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Kat Torrance offers tips for maintaining a regular sleeping pattern in lockdown

A good night of sleep is vital to help athletes perform at their peak.

With training loads reduced and routines interrupted by the coronavirus lockdown, some athletes may be finding it difficult to stick to their regular sleeping pattern.

It can be tempting to enjoy a few more hours in bed in the absence of early morning training sessions.

But in order to return to regular training post-lockdown, athletes should avoid falling into bad habits.

British diver Katherine Torrance – a Commonwealth silver medallist – has shared her advice for using sleep to maintain good physical and mental health.

My routine

Us British divers are still training hard – we’re just missing the pool side of it.

We do sessions on Zoom most days, sometimes twice a day, which covers our gymnastics, conditioning and weight sessions.

I’m actually using my bike as well, which I haven’t done in years!

So I haven’t really changed my routine too much.

We also just got a new puppy, so she’s keeping me on my toes as she gets up at about 6.30am every day.

Because I know I’m going to be awake at 6.30am, I still go to bed around 9pm and I’m asleep by 10pm, like I normally would be.

I make sure I sleep for about eight-and-a-half hours each night and I’m more of a morning person.

I like getting up, getting things ready and getting the day done.

Counting sheep

I’m really glad I’ve been able to maintain my sleeping pattern, but I know a lot of athletes at every level may be struggling to do the same.

Don’t worry, that’s completely understandable.

As athletes, we’re so used to pushing ourselves at training and expending all the energy we have available.

Usually, we are craving bed time and can just fall asleep as soon as our head hits the pillow.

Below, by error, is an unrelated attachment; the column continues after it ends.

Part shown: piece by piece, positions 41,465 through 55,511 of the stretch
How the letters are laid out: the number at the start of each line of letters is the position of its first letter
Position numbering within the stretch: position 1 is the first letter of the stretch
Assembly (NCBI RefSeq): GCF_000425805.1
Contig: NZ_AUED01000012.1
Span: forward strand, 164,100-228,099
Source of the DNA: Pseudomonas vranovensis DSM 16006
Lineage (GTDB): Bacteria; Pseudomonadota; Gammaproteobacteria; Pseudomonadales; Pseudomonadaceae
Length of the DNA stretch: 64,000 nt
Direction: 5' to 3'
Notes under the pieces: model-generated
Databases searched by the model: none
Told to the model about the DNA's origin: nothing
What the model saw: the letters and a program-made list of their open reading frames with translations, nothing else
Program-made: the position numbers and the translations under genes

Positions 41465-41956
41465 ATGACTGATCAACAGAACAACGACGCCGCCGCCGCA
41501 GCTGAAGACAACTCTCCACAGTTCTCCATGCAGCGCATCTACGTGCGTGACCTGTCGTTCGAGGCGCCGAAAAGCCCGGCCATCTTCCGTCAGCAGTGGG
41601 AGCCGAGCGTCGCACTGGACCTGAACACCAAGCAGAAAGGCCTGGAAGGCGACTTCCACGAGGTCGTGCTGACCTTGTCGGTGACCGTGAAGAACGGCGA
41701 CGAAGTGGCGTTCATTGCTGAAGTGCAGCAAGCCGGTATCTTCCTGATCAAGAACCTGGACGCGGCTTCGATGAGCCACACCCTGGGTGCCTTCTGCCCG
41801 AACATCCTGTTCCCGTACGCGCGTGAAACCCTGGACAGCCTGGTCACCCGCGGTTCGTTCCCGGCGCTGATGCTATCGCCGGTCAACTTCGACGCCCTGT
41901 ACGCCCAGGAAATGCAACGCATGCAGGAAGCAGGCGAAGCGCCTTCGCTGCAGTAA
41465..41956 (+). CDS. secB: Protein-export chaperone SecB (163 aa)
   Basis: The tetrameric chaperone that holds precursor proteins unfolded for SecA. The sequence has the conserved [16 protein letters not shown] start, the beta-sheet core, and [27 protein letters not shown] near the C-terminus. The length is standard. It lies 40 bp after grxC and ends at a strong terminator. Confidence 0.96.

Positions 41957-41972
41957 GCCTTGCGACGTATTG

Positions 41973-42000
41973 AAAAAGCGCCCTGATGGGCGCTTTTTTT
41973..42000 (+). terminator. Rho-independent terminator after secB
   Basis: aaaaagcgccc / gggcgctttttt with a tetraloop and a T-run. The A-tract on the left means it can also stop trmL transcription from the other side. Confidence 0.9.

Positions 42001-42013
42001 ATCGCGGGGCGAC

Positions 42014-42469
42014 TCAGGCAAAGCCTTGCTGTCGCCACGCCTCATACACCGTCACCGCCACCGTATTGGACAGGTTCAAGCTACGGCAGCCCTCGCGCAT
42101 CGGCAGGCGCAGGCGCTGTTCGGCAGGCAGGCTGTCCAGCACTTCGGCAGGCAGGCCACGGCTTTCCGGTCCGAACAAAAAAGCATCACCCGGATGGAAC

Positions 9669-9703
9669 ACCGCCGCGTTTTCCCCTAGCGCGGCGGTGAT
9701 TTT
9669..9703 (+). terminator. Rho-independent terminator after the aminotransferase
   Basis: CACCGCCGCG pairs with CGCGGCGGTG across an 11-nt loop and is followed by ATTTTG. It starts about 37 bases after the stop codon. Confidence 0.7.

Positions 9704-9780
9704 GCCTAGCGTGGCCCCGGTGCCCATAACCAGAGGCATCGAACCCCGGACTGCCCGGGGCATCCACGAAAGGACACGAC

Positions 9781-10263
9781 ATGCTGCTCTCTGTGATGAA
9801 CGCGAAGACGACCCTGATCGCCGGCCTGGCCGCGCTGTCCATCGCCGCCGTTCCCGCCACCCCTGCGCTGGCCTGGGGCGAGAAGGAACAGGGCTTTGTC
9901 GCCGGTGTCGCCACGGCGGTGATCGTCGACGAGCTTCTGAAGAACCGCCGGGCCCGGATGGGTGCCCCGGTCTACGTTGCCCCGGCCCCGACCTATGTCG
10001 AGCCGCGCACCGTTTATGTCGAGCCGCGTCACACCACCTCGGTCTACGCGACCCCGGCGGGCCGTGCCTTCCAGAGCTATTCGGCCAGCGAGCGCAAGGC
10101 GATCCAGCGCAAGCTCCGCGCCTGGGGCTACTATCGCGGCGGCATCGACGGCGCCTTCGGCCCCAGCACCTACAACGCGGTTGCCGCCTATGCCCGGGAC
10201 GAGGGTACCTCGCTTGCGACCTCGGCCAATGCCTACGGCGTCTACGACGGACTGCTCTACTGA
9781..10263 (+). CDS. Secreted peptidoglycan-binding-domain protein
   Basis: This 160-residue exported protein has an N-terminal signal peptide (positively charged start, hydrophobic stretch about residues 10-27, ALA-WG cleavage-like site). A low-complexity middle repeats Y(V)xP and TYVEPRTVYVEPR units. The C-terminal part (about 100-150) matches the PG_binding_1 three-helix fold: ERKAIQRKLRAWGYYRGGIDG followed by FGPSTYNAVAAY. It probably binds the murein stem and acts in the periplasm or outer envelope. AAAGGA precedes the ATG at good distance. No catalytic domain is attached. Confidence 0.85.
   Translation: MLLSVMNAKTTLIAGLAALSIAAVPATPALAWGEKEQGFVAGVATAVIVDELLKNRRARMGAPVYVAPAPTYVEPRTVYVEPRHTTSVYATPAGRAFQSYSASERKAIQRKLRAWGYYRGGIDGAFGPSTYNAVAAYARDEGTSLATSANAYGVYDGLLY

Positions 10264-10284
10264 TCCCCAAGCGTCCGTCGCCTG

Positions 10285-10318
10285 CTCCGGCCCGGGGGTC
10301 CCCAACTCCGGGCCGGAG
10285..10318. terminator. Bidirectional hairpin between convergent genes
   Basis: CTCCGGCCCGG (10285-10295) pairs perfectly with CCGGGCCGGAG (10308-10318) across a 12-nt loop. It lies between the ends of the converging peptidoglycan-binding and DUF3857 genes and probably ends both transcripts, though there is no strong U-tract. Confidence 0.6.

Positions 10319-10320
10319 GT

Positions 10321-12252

Although we’re still training somewhat normally, we’re not exerting as much energy as we normally would, so you might find that you get into bed and both your brain and body are still really active.

It can be frustrating, but if you’re going to emerge from this lockdown in good shape, you need to prioritise sleep.

When this is all over, you don’t want to be struggling to get back into your normal routine.

Torrance’s tips

Sleeping at a set time can be easier said than done, but there are a few rules I try to stick by.

I distance myself from my bedroom as much as possible, so it is purely the place I go to sleep.

I know it can be difficult for anyone who lives with their parents – you’re bound to spend a lot of time in your bedroom.

But even if you do, try to make sure you spend less time actually in bed, so when you get in at night, you know it’s time to unwind.

Many of us use our phones a fair bit more in the evening, particularly nowadays.

It’s great if you can limit your screen time, or at least get off your phone/tablet/laptop about 20 minutes before you want to be asleep.

I use that time to just lay in bed and daydream, which helps to gradually switch off from the real world.

Not looking at the time is also crucial.

If you’re struggling to sleep and you know you’ve been awake for two hours, you then think about the fact you’re not sleeping, which makes it even more difficult.

Make sure your room isn’t too hot. I prefer a cold room over a hot room, otherwise all you can think about is how hot you are.

Use this time to make sure your routine is as close to normal as possible, so you are ready to return to the pool when the time comes.

Remember, having a good sleep will make you happier, brighter and make things easier for you.

Sleeping Dos and Don’ts

Dos

  • Stick to a regular bed time to build a routine
  • Keep your room dark and at a cool temperature
  • Write down thoughts and concerns before getting into bed, to ‘download’ the day
  • Do a winding down activity to prep your mind and body for bed (like reading)
  • Put your phone on ‘do not disturb’ AND on silent
  • Focus on your breath and the heaviness of your body on the mattress to separate from your thoughts.

Don’ts

  • Avoid eating badly and consuming caffeine
  • Remove clocks from your room (they encourage time checking)
  • Don’t have LEDs active at night
  • Avoid using your phone/tablet/laptop in bed
  • Try not to expose your brain to screen light right before bed
  • Limit fluid intake in the evenings

Source: English Institute of Sport

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